How to stop swearing

When my partner said I was cursing too much, I decided to learn how to stop swearing.

How to stop swearing
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This story was first published in 2017. It was updated for clarity and accuracy in January 2024.

Look, I'm not here to judge. I have absolutely no problem with vulgar, profane, or otherwise obscene language. But when my partner said to me in 2015 that I was swearing "too much," I decided that I could do something about it.

All about the swears

I used to litter my speech with swear words. Again, not really a problem. That is unless you start to allow them to slip in at inappropriate times (like I did at a family-friendly event and I loudly bellowed f*ck) or if they degrade the quality of your speech and conversation.

Swearing definitely has its place, but it's better used as emphasis to a point rather than just casually dropped into speech. The main reason for curse words is to express an emotion but when you overuse it, the words become a rubber knife — completely useless.

Why drop the swears?

To be honest, the challenge. I was told that I had something of a problem, and I like the challenge of overcoming it. I do tend to to swing to the complete other direction though (I'll get to that in a minute).

Finding alternatives to curse words has been enormous fun too. Its creative - especially if you go the way of Joe Pesci in Home Alone. But aside from making up nonsense words to replace the cursing, learning new language has been exciting.

Step one: elastic therapy

So if you want to be able to stop or even minimise your swearing, you first need to be aware of when you do it. If you form a mindless habit then it will continue to happen until you recognise that you do it.

So my trick was to use the Elastic Band method detailed by Psychology Today. You wear an elastic band around your wrist. When you notice yourself about to swear or already sworn, then snap the band.

You get a slight pain on your wrist and helps associate the stinging pain with the action, but you'll start to become more aware of it too.

Step two: graphs, & other nerd stuff

I'm quite big into technology. So when I took on this challenge I knew that tech would help me somewhere. And I wasn't wrong. I found an app called TrackThisForMe which was a web app with an Android edition.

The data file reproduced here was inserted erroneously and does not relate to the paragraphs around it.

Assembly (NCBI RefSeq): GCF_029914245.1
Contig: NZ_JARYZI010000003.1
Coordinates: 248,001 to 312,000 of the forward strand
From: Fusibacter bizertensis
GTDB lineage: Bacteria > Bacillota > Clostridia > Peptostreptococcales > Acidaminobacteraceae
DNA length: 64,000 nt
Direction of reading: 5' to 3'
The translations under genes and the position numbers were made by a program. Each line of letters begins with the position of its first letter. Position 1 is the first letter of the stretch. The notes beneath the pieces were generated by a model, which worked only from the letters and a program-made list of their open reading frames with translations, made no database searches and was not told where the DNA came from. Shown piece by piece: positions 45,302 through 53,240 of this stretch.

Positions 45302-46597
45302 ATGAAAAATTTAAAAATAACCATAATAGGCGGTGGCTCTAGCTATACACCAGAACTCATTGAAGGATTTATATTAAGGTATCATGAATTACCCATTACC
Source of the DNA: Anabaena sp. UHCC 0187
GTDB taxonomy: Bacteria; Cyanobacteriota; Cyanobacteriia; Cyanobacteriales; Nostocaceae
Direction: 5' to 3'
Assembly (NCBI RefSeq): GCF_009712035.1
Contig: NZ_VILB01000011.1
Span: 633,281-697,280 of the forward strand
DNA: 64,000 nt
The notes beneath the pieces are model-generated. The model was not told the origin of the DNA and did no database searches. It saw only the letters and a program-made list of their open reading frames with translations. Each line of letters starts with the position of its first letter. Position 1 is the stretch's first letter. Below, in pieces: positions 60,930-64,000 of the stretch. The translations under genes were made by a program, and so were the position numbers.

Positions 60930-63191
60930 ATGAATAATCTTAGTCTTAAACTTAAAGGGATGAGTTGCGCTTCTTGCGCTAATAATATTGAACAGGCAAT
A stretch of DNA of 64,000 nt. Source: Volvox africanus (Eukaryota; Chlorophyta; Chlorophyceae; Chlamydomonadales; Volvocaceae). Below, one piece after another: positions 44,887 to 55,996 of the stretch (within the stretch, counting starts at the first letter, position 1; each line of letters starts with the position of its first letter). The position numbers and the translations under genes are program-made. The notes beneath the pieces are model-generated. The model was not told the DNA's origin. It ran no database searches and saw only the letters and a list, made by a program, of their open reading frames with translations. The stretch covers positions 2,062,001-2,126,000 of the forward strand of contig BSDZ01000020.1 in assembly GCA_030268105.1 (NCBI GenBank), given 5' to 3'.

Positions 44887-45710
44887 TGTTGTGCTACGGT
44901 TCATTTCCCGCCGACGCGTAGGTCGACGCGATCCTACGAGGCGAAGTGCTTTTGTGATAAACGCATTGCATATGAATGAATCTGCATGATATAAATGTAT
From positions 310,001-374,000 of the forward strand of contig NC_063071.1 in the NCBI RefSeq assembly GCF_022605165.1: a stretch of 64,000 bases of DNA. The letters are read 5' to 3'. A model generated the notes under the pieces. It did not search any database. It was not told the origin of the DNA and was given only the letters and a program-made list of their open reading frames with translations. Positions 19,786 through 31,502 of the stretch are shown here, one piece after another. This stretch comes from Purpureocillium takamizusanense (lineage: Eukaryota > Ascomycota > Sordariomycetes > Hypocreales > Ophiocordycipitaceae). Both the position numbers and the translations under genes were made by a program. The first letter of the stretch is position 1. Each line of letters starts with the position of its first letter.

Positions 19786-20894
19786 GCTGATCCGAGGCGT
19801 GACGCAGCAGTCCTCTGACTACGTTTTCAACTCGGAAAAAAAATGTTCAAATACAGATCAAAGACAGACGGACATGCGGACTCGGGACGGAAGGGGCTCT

Unfortuntely, TTFM shut down, but Habitify is a great alternative for iPhone, Android, macOS, and web. It does pretty much what you think it would do; you set up categories that you wish to track and then the app will make a graph for you.

Now I had accountability. I could build up a streak of no-swear days but I always know the feeling of crushing disappointment if I slip up and swear, breaking my nice and neat zero line. Of course, mistakes happen, and it only took one particularly stressful driving episode to break a two-month streak.

No matter though — a one off, for sure. And so it turned out to be. 717 days later I haven't broken the streak (yet!).

Step three: learn, learn, repeat

Finding new and inventive ways to express emotion has been a creative challenge. But along with it I discovered a new appreciation for words. It can sound, well, to be honest, pretty nerdy to admit this but I enjoy browsing the dictionary looking for new words. And not curse words either.

Using the Dictionary.com app I have a morning notification for "Word of the Day." It's been fascinating to see such a range of language that I hadn't even known existed before. Having said that, I do actually only remember a handful of words from nearly two year's worth. My favourite though — one I even manage to use in conversation — is pandiculate, which means to stretch.

There is also the great website NoSwearing which is very similar to Urban Dictionary but only for curse words. You can look up to see if a word is on their naughty list, or even use their translate tool to turn a filthy sentence into a sparkling, family-friendly string of pleasantness.

A new beginning or an endless circle?

I'm at 717 days with no swearing. It feels like a great achievement for someone that used to swear literally more times than I could count in a day. The challenge has been fun, and it proved that actually I can reign in habits when I want to, which has taught me a lot about self-control.

I won't lie to you, though, my internal dialogue still talks with cursing. But the crucial part is that it doesn't make it past my filter and end up blurting out when it's least appropriate.

I'm sure that one day I'll stub my toe or something equally as minor and a (not-so) quiet expletive may erupt but until then I'm happy — you could even say content — with my no-swear streak.